About An Open Hyperdocument System (OHS) 0

Overview 1

OHS diagram
Click to enlarge
Source: see Engelbart's Bootstrap Paradigm Map for whole OHS series of slides

Doug Engelbart's concept of an open hyperdocument system (OHS) is an open source framework identifying the key features and functionality needed in our information technology, across all platforms and applications, to facilitate the fastest possible evolution of Collective IQ for society and business. In other words, OHS addresses the basic requirements for boosting our Collective IQ. 1a

The baseline requirements which Engelbart identified as a starting point for OHS are still largely missing from today's technology. For example, the ability to uniquely address any object in any file is essential, allowing for precision browsing, sharing, extracting and editing of the contents. Spreadsheet apps have long offered several ways to uniquely and predictably identify, jump to, link to, or operate on a specific cell or array of cells. However, the rest of the infosphere, including the world wide web which made hyperlinking a household word, does not yet offer a reliable way to identify, link to, jump to or otherwise address a specific paragraph, section or multi-media object within a file; as a rule it is only addressible if the author happened to insert an ID or anchor name at that exact point in the document, and if the user can discover its presence, and manually append it to a URL. Whereas user addressibility of a specific frame or segment of video footage is now supported in HTML standards, the implementation is only available on a limited basis. Further, the prevailing paradigm is still largely based on searching and scrolling through WYSIWYG files, missing the true promise of new media more closely aligning with how our brains think and connect ideas, thus augmenting our collective intellect in powerful new ways.

Basic OHS requirements include fine-grained addressability of all objects and media types, allowing for greater agility and permeability in the knowledgesphere, coupled with flexible ways of viewing, traversing, manipulating, arranging, sharing, utilizing, and advancing the knowledge our work depends on.

Highlights 2

See the OHS Framework Technology Template for complete list, and Draft OHS Project Plan for a proposed way to stage the implementation in existing browsers and apps.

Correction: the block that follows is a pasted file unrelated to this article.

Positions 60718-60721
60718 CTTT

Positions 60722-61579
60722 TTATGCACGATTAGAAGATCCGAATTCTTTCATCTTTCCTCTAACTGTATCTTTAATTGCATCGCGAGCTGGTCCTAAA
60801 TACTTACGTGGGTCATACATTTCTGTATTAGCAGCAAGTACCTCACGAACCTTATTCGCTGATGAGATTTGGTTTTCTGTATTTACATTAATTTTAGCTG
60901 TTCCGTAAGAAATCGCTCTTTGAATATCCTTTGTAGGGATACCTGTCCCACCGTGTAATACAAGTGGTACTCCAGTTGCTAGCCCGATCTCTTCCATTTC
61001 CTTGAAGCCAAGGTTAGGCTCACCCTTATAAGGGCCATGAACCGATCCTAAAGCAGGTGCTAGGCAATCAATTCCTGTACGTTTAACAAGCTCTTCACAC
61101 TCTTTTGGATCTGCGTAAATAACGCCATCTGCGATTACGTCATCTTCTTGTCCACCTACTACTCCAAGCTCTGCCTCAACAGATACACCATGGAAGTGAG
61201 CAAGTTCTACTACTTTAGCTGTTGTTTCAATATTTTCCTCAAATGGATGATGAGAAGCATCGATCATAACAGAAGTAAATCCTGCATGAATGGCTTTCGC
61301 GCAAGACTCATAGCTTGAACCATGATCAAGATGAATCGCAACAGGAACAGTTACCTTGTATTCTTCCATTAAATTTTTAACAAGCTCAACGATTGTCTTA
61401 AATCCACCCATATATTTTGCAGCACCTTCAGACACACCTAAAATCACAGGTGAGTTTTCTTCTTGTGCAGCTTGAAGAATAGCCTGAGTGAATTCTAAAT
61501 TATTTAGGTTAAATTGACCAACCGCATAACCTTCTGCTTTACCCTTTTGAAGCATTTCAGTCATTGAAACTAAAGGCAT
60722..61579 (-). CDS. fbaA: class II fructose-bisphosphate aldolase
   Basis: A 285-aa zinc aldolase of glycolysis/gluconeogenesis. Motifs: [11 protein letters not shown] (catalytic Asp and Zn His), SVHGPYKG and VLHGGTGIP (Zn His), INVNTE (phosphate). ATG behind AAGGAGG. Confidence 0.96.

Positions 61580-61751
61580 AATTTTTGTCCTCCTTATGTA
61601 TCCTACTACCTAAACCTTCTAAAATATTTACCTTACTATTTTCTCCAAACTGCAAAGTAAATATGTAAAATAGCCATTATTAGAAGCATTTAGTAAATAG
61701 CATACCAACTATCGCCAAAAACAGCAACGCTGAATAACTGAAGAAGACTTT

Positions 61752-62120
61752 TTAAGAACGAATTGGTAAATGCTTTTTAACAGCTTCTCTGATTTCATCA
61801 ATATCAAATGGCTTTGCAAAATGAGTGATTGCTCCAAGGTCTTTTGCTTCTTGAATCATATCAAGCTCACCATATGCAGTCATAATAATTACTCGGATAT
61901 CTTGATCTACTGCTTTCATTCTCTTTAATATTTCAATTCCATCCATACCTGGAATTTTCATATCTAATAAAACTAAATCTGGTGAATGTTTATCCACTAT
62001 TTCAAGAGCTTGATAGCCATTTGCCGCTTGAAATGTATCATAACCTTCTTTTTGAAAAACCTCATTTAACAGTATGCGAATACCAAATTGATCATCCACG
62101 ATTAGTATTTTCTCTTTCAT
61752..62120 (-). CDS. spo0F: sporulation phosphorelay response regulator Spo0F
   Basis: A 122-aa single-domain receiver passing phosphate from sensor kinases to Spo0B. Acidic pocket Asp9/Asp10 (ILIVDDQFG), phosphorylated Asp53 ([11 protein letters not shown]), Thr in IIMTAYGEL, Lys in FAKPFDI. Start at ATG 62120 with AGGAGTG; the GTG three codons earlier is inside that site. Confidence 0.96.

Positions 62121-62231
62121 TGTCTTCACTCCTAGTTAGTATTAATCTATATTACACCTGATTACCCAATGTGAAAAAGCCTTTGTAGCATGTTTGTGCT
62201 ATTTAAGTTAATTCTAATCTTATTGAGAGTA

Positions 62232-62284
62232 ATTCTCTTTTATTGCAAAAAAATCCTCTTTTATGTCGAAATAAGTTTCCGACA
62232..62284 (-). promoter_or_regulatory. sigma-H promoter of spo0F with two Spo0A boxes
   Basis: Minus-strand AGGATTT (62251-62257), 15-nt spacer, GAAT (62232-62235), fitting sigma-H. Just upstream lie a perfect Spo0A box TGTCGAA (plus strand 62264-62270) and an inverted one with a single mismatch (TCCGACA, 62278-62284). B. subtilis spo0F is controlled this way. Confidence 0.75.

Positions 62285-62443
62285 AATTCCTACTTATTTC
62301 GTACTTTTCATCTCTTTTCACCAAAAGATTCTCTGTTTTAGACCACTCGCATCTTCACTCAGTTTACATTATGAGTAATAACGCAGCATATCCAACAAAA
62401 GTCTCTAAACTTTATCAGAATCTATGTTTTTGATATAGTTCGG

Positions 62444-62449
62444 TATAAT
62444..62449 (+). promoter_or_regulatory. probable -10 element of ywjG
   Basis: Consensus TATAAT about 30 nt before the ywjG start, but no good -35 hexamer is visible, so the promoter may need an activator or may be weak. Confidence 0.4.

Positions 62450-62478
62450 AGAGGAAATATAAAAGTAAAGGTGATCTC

Here are some basic OHS highlights:

Internal Attributes of a Hyperdocument Make These Features Possible OHS Further Supports

Every object is uniquely addressible; IDs are assigned automatically, as well as by author

Every object is time- stamped with date, time, and author at the time it is created or modified

Structuring of objects is explicitly supported and encouraged

Applies to all document types incl. email, slide decks, video, source code, calendars, todo lists, etc.

Hyperlinking or jumping directly to any object, optionally specifying the desired view control

Flexible view control of objects, zooming in and out of structure, showing or hiding address IDs and timestamps, visualizations, filtered views include filtering by time-stamp data; view edit history of an object or structure as well as file

Transclusion of any object or chunk of structure from any file

True hyper-email: Prior email or any object in any prior email can be referenced with a hyperlink; a Reply cites prior msg by default rather than including its contents. All hyperlinks hold true for recipients, including those in attached hyperdocs

Fine-grained access control to the object level

Browsing and editing are merged, not separate

Hyperdocs submitted to a "Journal" library are assigned permalink and catalog entry; recipients notified by email and a link; catalogs updated automatically tracking versions, commentary, and subcollections

Signature encryption guarantees authentication

Shared window teleconferencing: each user joins conference using app of choice, with access to his/her repositories, free-for-all or moderated mode

SIRI-like verb-noun commands allow for extensible vocabulary/repertoire, variety of UI styles from point and click to high-performance, using menus, voice, command keys, macros; streamlines accessibility

The OHS baseline requirements are a result of 50 years of innovation and experimentation by Doug Engelbart and his team of researchers among a variety of user communities, including aerospace, software development, and non-profits. The purpose of the OHS initiative is to provide a common framework or standard for these features to evolve, in concert with advanced cooperative pilot usage. 1b

As an intermediate step toward OHS, we developed a research prototype demo system called HyperScope to demonstrate many of the precision browsing and addressability requirements in OHS. :About Open Hyper Tools which highlights opportunities for OHS-inspired open source extensions to existing tools like Wikipedia and blogs. See also About Augment/NLS for the earliest and most comprehensive prototype (minus the interoperability). 1c

Further Inquiry 2